Could you elaborate?
the main part of @NOYB is that the certs are valif for just 90 days
main reason is that they want to make more people use automation
-> I think first they should make the client available for more OSes (windows anyone) and the server integrations stable (apache is on alpha and only works on debian, nginx is very expermimental, according to the docs)
maybe the use of a browser interface to upload a CSR so people dont need to install a potentailly unsecure and/or unstable software just to get the cert, also a webinterface is OS-independent.
also no wildcard, I dont really know why they dont have it, it isnt as bad as the 90 day thing and maybe they might add wildcard support in the future, we never know…
/test/js/ directory. It needs someone to go build a web browser implementation. Bonus points if it utilizes WebCrypto!
Why haven’t we done it yet? It’s simple, really: there’s only a handful of us working on the project, and it’s pretty hard to build a publicly-trusted CA. It’s not like this is a well-funded startup, hiring 50 people. It’s a not-for-profit focusing on making the core, hard bit, while providing the tools needed to extend it – ACME.
I, for one, look forward to a simple browser implementation of the manual process as well.
(I, for one, also look forward to things like weekends again.)
The ACME spec doesn’t support wildcards. Let’s Encrypt, being the first CA to implement ACME, won’t support them until ACME supports them. If anyone reading this is really interested in solving the apex problem, and the other thorny bits, please join the ACME IETF mailing list and help work it out.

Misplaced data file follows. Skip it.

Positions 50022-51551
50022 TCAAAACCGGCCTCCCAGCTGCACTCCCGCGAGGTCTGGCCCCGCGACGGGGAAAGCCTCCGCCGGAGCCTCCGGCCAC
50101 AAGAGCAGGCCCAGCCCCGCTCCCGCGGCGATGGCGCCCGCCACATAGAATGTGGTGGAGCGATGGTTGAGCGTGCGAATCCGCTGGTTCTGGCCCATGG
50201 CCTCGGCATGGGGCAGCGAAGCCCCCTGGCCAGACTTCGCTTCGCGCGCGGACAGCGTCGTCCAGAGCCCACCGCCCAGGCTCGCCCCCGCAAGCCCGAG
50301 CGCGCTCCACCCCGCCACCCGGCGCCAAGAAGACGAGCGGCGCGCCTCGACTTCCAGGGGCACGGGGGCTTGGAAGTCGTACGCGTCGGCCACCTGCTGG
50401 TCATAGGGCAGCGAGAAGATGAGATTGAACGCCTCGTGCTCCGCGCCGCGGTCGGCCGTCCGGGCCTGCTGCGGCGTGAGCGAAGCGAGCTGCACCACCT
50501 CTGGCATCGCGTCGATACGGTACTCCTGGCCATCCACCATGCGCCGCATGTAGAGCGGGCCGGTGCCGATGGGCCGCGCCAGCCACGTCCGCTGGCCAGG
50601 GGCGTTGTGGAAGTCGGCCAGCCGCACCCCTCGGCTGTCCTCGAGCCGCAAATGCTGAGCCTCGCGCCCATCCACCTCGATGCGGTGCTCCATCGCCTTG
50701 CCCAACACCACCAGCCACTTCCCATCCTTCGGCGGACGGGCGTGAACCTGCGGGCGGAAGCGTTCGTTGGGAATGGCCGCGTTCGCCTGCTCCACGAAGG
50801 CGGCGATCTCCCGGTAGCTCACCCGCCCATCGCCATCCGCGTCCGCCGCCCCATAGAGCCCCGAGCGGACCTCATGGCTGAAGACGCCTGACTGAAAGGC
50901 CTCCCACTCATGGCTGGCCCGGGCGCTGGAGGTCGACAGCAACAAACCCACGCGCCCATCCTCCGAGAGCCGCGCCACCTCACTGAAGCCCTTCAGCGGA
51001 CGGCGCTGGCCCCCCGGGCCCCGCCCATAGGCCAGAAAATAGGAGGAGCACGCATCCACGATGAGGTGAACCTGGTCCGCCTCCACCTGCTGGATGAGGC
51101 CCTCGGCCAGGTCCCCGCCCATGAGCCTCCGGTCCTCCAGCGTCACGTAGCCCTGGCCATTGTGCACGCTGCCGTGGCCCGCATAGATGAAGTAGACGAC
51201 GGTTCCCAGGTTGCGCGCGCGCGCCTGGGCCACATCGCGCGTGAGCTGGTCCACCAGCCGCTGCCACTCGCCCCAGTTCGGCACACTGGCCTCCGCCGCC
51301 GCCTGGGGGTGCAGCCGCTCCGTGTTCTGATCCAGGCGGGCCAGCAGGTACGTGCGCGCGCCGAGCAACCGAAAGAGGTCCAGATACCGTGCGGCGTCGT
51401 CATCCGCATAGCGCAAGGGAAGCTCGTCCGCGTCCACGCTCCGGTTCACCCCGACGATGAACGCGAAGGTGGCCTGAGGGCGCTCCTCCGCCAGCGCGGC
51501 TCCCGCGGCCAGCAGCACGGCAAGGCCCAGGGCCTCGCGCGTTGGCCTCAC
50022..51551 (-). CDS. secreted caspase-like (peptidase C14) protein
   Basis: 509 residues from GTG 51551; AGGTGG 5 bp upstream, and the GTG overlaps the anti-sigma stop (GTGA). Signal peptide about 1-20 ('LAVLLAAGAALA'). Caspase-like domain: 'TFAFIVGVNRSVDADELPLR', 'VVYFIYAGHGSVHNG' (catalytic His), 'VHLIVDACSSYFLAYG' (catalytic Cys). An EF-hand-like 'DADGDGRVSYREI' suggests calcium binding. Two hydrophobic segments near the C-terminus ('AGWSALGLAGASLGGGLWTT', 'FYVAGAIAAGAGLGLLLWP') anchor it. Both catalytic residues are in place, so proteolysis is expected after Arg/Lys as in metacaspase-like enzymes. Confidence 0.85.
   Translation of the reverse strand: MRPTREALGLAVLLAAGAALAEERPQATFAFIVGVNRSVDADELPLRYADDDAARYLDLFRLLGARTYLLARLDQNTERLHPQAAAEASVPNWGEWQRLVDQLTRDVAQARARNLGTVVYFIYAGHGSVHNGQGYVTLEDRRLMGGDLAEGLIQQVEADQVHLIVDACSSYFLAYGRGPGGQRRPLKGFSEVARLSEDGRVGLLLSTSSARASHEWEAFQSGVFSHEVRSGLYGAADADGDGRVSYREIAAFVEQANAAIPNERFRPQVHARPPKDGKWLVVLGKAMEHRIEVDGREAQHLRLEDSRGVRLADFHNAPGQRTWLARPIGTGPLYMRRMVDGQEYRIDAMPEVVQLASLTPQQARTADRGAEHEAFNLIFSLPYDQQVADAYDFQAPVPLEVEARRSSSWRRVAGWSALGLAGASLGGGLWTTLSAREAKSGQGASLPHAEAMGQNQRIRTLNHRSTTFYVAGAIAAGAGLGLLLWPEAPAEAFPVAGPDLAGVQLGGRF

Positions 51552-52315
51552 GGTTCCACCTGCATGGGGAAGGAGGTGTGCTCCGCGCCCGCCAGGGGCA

well seems legit for the wildcard thing but why didnt you start with the webinterface if I may ask? it seems to be the most obvious approach to upload your CSR and get the cert.
for the browser thing I think an implementation similar to startssl could be nice, login via client cert, upload CSR (or let LE make the key, for the naive users), make maybe certain settings that I dont know yet, and then get your cert.
bonus points if no js is needed (I often have issues with js failing to load and therefore buttons and stuff being unusable, especially if you just have throttled internet).
also what’s webcrypto?
but I wonder why acme doesnt do wildcards usually if I have example.com I should also be allowed to get *.example.com, at least that’s what I think.
anyway, I know that it’s not a well-funded startup, so I think you shouldfocus on making it usable until you got it working perfectly, for example by giving manual users the choice of a longer cert time.
This is only my opinion, and I don’t speak for ISRG / Let’s Encrypt - I’m just a technical advisor.
The reasons I can think of to start with the automatic client are:
- An automatic client is hard, hasn’t been done before, and demonstrates the novelty and power of ACME over traditional methods.
- Most people who configure Apache or Nginx do not know what a CSR is. Or how to protect the keys.
- Personally, I want to never have to explain to people what a CSR is again, or how to generate one.
- Also personally, but specifically about CSRs: PKCS10 is IMO an example of everything that is wrong with crypto today.